Great! Much sweating, cursing and grunting and the offending article is back where it belongs, now what? Well, we would like it to stop there, it took a lot of effort to catch the sheep and replace her body parts, we don’t want to let her go and have her run away and spit it all out again. With blackfaced sheep it is relatively easy to sort by tying the wool. Strands of wool from either side of her backside are drawn across the offending orifice and tied in a reef knot, this is continued until all her privates are covered and tied in, she almost looks like she’s got a neat little woollen plait across her posterior – a new fashion accessory for sheep!

I say Blackfaced sheep are easily sorted this way, bear in mind that sheep are being bred with less wool these days and some of the barer skinned varieties don’t have the length of wool necessary to enable one to tie them in. Having said that of the three cheviot ewes I had on my night shift only one didn’t have sufficient wool to enable her to have her backside plaited. Over the years I have tied in many a mule sheep as well, even though they are supposed to be a barer skinned variety, you only need sufficient wool for it to join and be knotted.

Bare skinned sheep need something else to keep the offending article in place. Many use spoons – ewe trusses- plastic W shaped things which have a flat spatula type middle to them and two wings which have a hole for string to go through and are tied to the wool on the hips of the sheep or a string is tied around her chest to tie these strings to. I have never liked these spoons, I must be hopeless at using them as they either get pushed back out or else they seem to almost ‘cut’ into the sheeps backside, but then I very rarely have used them as I have never liked them and I’ve always been used to sheep with some wool to tie.

Prolapse harnesses are a great affair. Years ago, as a kid, I witnessed a pure bred Suffolk ewe being roped. A much revered retired shepherd was called in as a last resort to deal with a Suffolk who was determined to keep pushing out her lamb bed. I stood and watched as a length of old sisal rope was passed around her body, knotted, then passed around another part of her body, knotted again and so on until eventually the ewe was roped in. The positioning of the knots was hugely important as was the tension of the rope. Little did I know then, that I was witnessing the modern day prolapse harness.

Someone had the sense to use the knowledge of the older generation and produce a nylon webbing harness with quick release buckles to the exact design of the old roping technique and a darn sight easier. Anyone who finds themselves having any problems whatsoever with sheep prolapsing I would strongly advise they acquire some harnesses. The sheep can lamb through them, although the quick release catches are easily clipped free if it is seen the sheep is on lambing (on that note, sheep can also lamb through being tied in with wool). Once no longer required the harness can easily be washed and disinfected off ready for re use.

The other shepherd where I am lambing told me a sad tale, he had a ewe which had prolapsed, he drove her with one or two others to a net and went to catch her, she swung around and caught her backside on the fence post, the prolapse ruptured and burst......... Now what? There’s only one option and that is to put her out of her misery, the damage is beyond redemption. That is why it is necessary to apply firm but very careful pressure when replacing the fleshy mass.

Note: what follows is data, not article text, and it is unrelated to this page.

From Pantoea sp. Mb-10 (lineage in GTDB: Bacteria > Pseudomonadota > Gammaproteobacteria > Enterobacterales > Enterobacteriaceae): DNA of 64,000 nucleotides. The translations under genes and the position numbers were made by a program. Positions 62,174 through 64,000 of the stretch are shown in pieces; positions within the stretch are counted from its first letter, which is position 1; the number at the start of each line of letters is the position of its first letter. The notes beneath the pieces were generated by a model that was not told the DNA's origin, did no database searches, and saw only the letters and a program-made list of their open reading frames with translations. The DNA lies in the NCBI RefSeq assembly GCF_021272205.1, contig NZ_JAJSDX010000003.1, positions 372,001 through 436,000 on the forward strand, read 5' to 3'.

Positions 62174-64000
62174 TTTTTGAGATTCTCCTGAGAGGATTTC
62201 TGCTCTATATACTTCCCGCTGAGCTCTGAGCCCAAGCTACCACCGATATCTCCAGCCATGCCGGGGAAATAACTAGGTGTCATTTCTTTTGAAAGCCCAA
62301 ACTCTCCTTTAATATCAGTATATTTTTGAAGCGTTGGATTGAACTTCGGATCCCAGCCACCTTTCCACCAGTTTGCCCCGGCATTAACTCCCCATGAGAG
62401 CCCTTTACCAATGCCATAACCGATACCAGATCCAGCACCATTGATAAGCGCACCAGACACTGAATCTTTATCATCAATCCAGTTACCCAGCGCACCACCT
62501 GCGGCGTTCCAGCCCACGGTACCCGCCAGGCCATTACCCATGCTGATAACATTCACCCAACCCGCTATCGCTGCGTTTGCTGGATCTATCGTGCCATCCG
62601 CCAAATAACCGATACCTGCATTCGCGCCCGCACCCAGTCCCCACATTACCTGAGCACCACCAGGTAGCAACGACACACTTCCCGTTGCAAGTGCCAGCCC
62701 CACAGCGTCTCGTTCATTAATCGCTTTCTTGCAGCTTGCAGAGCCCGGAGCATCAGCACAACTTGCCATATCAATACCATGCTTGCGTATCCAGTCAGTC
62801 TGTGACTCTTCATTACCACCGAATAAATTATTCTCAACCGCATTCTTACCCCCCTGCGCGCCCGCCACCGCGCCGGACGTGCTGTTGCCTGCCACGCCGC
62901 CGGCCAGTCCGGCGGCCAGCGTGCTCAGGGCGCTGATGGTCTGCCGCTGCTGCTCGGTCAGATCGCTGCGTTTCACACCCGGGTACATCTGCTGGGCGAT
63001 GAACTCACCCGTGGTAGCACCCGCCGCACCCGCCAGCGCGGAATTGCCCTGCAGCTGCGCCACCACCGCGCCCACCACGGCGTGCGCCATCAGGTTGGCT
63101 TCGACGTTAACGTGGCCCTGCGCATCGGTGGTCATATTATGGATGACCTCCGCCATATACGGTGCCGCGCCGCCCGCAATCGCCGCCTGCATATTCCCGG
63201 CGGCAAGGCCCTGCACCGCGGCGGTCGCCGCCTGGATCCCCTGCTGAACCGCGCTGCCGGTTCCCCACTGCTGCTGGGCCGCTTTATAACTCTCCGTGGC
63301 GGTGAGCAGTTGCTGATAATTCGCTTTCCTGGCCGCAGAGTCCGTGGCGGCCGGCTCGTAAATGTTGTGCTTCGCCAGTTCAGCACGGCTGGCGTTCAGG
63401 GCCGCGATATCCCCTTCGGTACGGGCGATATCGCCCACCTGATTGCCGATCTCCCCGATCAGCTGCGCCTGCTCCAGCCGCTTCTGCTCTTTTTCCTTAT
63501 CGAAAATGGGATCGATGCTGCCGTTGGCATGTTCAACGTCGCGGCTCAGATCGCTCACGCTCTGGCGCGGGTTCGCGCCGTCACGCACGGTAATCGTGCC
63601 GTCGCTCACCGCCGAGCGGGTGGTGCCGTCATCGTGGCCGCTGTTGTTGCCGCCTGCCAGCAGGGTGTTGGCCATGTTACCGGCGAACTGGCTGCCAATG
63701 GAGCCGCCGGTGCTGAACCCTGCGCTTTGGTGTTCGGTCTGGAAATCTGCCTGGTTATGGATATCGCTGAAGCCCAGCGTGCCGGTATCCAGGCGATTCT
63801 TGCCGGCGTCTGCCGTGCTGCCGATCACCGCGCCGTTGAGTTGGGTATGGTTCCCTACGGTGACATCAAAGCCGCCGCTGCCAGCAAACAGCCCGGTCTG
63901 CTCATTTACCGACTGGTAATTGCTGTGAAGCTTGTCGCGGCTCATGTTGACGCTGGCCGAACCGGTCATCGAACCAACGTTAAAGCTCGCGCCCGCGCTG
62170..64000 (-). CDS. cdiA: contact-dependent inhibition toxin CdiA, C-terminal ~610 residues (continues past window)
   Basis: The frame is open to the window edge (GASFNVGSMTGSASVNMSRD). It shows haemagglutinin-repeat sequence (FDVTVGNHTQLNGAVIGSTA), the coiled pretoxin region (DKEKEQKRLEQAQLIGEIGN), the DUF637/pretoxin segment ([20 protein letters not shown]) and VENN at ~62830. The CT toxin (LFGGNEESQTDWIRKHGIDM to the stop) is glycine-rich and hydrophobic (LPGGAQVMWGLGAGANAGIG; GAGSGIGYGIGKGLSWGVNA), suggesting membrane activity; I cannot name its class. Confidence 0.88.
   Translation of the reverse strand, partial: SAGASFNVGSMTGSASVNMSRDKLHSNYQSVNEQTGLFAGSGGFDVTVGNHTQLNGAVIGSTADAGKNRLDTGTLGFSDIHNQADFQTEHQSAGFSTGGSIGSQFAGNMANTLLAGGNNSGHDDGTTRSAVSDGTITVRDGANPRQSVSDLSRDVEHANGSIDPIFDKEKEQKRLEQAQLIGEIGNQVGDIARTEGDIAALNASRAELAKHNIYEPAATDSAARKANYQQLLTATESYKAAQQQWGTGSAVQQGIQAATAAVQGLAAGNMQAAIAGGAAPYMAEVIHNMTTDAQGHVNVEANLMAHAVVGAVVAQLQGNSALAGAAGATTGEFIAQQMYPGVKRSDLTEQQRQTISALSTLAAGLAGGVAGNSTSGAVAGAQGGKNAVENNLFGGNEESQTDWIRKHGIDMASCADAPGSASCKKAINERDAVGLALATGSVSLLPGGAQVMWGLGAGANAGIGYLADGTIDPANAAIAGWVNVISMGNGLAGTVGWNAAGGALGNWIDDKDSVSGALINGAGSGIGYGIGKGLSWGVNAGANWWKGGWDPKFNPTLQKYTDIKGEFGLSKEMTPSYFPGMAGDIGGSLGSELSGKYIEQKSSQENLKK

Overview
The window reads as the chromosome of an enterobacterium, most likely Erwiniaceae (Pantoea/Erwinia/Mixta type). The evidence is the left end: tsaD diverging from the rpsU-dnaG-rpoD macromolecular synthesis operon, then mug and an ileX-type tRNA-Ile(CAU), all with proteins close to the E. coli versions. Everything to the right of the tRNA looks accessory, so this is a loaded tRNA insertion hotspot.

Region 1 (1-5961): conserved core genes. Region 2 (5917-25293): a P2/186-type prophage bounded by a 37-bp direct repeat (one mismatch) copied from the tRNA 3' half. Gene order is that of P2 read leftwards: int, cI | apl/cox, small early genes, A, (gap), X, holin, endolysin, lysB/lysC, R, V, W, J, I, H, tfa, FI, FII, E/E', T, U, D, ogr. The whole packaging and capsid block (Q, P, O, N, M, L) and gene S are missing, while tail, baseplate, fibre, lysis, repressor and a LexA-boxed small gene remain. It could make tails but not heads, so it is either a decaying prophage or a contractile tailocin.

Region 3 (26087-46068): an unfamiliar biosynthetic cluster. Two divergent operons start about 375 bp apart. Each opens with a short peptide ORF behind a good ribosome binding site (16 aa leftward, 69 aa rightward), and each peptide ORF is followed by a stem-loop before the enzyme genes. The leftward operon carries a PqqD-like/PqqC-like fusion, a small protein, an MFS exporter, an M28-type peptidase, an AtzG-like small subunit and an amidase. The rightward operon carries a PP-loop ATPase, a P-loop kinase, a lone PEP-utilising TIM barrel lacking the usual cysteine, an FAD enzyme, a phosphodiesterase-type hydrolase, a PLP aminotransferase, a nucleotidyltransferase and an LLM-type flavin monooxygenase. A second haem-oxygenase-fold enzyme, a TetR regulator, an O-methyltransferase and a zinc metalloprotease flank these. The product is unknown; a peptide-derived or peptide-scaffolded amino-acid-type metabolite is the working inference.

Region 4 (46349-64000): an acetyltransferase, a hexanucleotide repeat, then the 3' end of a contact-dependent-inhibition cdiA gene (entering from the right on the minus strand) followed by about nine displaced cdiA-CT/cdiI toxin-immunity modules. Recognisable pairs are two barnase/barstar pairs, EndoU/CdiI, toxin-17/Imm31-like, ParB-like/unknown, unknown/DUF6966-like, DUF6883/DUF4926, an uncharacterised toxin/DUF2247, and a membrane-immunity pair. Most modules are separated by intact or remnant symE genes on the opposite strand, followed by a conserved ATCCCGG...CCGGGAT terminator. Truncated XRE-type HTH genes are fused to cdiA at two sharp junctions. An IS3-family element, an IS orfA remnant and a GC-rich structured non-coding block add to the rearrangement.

Once lambed many of the sheep manage to keep their ‘bits’ where they belong, some however don’t and it is necessary to keep them tied in for a longer duration. I am a great believer of disposing of sheep from the flock which have prolapsed, the chances are high that the same problem will recur in the future.


hazelteaspoon said...

Hi, im wondering if you could give me some advice. Im living right next door to a field of pregnant ewes and the farmer has had three prolapses. He is blaming this on our dogs. The dogs are tied up at all times and driven miles away from the sheep to be walked, theyre not barking at the sheep, in fact all the dogs have been around sheep their whole lives and never worried them. The sheep are grazing happily yards from the dogs and are herded by sheepdogs on a regular basis. The sheep are also coughing heavily all night. Ive done some research and i cant find anything to suggest that just being near dogs can cause prolapse but coughing can. Have you ever heard of this happening? I could really use an independant opinion. thanks!

Tarset Shepherd said...

Hi there, am concerned to hear of your farmer who has had 3 prolapses, I'd change doctors if I was he :)

Sorry! just amused me!

All joking apart I can't say I have heard of dogs causing prolapses in sheep, if the dogs were stressing the sheep I could think of many problems that would arise but not convinced prolapses would be one of them.

I have hunted on Dr Daltons website - http://woolshed1.blogspot.com and here is a copy of what he blames prolapses on (they are called bearings in New Zealand) "Bearings can be caused by high pressure in the abdomen from a womb full of lambs, a rumen full of frothy herbage, a lot of fat in the abdomen and a full bladder. It’s possible to have a combination of these factors."

Generally it seems to be a muscle weakness, just as in women, which is triggered by the above factors amongst others. I must add though that I DO NOT know everything.

Hope this is of some help.